It was just a set of steps. Three or four granite slabs set into the side of a grassy hill. The steps didn’t lead anywhere. In fact, you could skip them entirely simply by walking up the hill beside them only to be met with more hill beyond.
They sat close to the edge of the main road into town so we passed them frequently, and somehow, though I don’t remember why, they became our steps. We imagined why they were there and who built them. Perhaps they weren’t built at all and just magically appeared one day. Or maybe, equally magical, they grew up like the grass all around, always a part of the landscape, long before a road was forged alongside.
We talked about climbing them, these steps to nowhere, but we were always on our way somewhere. School, the store, back home again. As time went on we noticed them with less frequency and talked about them even less than that.
And then one day on our way into town, she stopped. Pulled right over on the side of the road in front of those steps. I wondered what she was doing, if something was wrong, but she stepped out of the car with a, “Come on out,” so I quickly followed.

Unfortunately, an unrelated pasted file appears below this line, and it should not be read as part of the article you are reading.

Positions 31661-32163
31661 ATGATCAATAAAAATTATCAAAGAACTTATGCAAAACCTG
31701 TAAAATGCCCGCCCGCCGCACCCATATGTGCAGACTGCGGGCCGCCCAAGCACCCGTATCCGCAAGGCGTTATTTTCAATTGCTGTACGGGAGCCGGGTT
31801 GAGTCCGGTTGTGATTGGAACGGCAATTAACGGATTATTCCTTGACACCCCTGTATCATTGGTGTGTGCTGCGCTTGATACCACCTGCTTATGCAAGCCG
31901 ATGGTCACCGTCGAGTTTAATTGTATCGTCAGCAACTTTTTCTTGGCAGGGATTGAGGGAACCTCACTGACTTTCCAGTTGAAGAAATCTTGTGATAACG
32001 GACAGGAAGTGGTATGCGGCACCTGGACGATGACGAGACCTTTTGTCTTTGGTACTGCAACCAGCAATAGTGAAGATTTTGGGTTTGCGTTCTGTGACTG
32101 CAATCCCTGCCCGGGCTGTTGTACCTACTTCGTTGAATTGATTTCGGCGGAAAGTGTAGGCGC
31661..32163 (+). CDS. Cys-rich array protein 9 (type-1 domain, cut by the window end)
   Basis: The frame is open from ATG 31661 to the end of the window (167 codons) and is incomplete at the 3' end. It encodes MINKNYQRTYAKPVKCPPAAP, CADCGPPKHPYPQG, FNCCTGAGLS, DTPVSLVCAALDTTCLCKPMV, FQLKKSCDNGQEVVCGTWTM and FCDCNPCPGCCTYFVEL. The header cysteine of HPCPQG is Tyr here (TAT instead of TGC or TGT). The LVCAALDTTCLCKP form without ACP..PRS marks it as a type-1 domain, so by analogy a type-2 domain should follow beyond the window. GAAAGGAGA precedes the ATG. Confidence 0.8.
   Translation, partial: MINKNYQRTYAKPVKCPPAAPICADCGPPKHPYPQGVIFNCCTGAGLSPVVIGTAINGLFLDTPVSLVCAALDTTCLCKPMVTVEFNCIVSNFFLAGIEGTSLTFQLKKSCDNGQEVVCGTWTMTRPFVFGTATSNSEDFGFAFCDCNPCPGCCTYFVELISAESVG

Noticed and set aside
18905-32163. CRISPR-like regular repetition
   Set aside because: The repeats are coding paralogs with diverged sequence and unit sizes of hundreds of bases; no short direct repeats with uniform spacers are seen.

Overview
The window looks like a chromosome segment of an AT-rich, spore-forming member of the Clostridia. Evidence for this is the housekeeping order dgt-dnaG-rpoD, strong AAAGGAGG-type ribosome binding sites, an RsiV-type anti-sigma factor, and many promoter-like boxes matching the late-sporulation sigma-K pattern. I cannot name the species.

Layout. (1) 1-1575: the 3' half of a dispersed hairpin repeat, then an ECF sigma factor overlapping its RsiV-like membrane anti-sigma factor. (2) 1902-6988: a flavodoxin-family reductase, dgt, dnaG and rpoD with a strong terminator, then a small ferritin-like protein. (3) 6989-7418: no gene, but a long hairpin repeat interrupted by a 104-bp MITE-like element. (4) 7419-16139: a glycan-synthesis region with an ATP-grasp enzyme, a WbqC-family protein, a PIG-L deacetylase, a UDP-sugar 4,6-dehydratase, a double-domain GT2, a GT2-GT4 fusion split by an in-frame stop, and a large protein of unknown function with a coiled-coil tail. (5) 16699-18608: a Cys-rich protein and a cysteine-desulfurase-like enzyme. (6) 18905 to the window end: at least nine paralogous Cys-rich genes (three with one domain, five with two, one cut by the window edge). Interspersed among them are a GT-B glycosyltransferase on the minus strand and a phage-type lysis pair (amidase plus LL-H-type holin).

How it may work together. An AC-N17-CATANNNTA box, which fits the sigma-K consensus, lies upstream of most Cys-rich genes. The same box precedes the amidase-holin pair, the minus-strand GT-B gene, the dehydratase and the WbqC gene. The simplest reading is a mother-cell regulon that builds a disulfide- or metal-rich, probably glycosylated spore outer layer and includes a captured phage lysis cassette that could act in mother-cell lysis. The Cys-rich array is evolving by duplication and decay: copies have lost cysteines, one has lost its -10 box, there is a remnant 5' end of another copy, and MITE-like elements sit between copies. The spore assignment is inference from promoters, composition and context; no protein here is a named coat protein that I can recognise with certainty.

“Pretty soon you’ll be too old to want to climb these steps with me. Even the idea will embarrass you. But not yet. You’re not too old yet.”
For several minutes we took turns climbing those steps. I raced up, surveyed the view from the top, which was really no different than from the bottom, and hop, skipped, and jumped back down. She walked up, looked down at me with a smile, and returned to our starting place. We climbed them together, hand in hand. Then we got back in the car and continued on our way, the steps fading into the distance as the miles stretched between us.
The steps still remain on that grassy hill and I pass them occasionally. Each time I do I think back with fondness to the day we turned our talk into action. And I think with fondness of the woman who was wise enough to take five minutes to do a seemingly frivolous thing that her little girl has never forgotten.
Don’t wait until they’re too big to do that thing you always talk about.
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